Kids often surprise us when we ask them for ideas of what they’d like to make. Early in The MAKESHOP Show project, we expected to hear things like “rockets,” “castles,” or “spaceships.” But we were struck by the number of children who suggested small models constructed out of twigs, notebook paper, or cereal boxes. It was almost disappointing, until we fully grasped that a 7-year-old can be a realist. When you are small, you make with what’s at hand and at a scale that seems feasible: a Frisbee made out of construction paper, a car from toilet paper rolls.
We grew excited to show young makers that they could find more potential in everyday things and creative people than they might imagine. And so, voila: Newspaper Chair came to being. You can make a useable chair -- and even a full-sized dining room set -- using some rolled newspaper, tape, and patience. This project introduces basic concepts of structural engineering and physics, and teaches kids how to use a power drill.
Newspaper Chair Insider Tips:
- This project is a great introduction to the power drill (for moms, dads, and older kids) because it’s almost impossible to go wrong and the repetition builds confidence and coordination.
- Learn the basic assembly, then get creative! You can build a seat, stool, or table in a variety of shapes: hearts, squares, benches, letters, numbers, etc.
- In the video below, we make a comics-themed chair by covering each finished roll with the comics pages. You could use other types of paper – such as wrapping paper, wallpaper, maps, your child’s artwork -- to personalize the piece.
- Using an archival spray from a craft store will prevent the newspaper from yellowing over time.
- Transparent Tape
- Power Drill and Long Screws (approx. 1.5” to 2” long OR
- Strapping: like string, rope, ribbon, luggage straps, duct tape, etc.
Our Newspaper Chair is based in structural engineering, a field that designs structures to support or resist loads. In this case, the load is YOU when you sit in this awesome newspaper chair!
Step 1: Rolling the newspaper. It might be surprising that newspaper can hold the weight of a person, but there are two design elements that make it work: 1) Columns and 2) Distribution of weight.
1. Create columns by rolling newspaper. A column bears a load by transferring into the floor the pushing force of the load above it (structural engineers call this “pushing force” compression).
- Begin with just a few sheets, so that the core of the roll is tight.
- Start rolling at the crease, or center, of the newspaper and roll out toward the edge.
- Once you have a tight core roll, secure the edges with tape so it stays tight.
- Lay this core roll on top of new sheets and roll them around it, taping the end of each new layer. Add layers until the cylinder is at least as big around as your wrist.
2. Make a LOT of columns! Try leaning on just one roll. It will bend! But by using many columns, each one doesn't have to be strong enough to hold you up on its own. They share your weight. This is called distribution of weight, meaning that things are stronger when weight is spread among them evenly.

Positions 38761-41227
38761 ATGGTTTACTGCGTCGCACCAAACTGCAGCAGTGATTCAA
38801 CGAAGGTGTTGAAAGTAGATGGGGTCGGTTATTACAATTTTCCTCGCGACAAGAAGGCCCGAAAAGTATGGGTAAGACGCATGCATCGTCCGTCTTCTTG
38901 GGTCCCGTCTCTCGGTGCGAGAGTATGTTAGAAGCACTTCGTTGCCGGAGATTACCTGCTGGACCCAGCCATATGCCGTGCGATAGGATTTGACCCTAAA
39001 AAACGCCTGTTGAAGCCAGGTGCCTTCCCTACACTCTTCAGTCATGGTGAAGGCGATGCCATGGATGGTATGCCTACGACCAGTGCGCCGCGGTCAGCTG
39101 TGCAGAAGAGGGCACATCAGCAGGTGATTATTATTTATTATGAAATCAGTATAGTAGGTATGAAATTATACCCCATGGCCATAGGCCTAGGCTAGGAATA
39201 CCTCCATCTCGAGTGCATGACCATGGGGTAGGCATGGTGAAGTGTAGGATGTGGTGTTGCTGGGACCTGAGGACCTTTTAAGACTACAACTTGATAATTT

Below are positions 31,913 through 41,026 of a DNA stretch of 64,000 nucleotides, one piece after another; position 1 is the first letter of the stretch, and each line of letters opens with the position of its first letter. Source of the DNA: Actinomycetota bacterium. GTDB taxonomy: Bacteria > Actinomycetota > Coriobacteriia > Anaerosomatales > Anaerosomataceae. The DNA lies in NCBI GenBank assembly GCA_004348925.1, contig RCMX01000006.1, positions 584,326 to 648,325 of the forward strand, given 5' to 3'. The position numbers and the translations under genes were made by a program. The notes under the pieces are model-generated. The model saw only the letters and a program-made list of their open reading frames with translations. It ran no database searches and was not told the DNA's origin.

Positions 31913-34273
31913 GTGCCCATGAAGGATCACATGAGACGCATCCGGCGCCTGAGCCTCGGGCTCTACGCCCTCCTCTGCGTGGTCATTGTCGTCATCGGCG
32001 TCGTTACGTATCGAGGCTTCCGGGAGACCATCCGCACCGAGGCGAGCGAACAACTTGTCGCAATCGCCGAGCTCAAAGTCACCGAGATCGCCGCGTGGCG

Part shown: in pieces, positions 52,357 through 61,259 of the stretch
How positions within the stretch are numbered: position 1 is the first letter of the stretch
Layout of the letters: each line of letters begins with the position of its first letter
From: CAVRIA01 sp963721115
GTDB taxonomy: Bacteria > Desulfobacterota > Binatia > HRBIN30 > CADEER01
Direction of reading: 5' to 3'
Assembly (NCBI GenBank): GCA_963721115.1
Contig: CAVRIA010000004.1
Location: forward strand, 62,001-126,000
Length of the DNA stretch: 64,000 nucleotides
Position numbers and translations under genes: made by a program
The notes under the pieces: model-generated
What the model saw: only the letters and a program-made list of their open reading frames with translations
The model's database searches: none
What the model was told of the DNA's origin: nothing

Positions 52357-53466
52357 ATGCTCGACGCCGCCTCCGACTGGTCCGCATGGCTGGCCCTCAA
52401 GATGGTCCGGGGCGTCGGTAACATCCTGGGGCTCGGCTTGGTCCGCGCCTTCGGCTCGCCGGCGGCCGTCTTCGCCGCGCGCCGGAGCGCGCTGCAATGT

While you roll, you and your child can decorate your chair by adding a special outside layer of paper to the columns that will form the visible outside of the seat and back. All comics? All sports pages with your favorite local team? Cool wrapping paper? If you can find multiple copies of the same newspaper, wrap the same sheet on a row of columns, slightly turned, to spread one big image across the whole seat. Try it!
Step 2: Building the Seat. You can build the seat using strapping – like colorful duct tape – or using a power drill and long screws. This is a great project for drill beginners. *SAFETY NOTE: Adult helper required for young makers. Never use a drill without supervision. Attaching columns together involves 3 steps:
- Hold together the 2 columns you want to attach.
- Drill a pilot hole as a guide for the screw. It should completely pierce one column and halfway through the other. The bit should be slightly smaller around than your screw.
- Drive the screw in until its head is flat against the newspaper. If you drive in too far, it will push in on the column wall – slightly unscrew it back out a bit by reversing the drill direction using the reverse button on your drill.
- First, attach 3 columns together in a line: 1, 2, 3!
- Next, attach 2 on top and 2 below, nestled into the spaces between columns. It will look like a flower from the end.
- From this point on, you can work around the edges, adding more columns until your seat is as big around as you want.
You can create any shape of seat you want – a heart? A flower? A rectangle bench? Ask your child what inspires him or her, and make it your own!
Step 3: Adding a Back. You can stop at a stool/ottoman, or add a back to make it a real chair.
- Attach columns to form the chair back by anchoring the base of new column to the upper back of the seat.
- Use 2 screws to secure each one.
Step 4: Adding a Seat. You can add a pillow or cushion for your seat OR build one out of newspapers by laying short rolls horizontally across the top of your seat and securing them with your new power drill skills!
Have a seat! The columns will hold your child – and you -- through compression and distribution of weight for a sturdy, creative chair that’s one of a kind.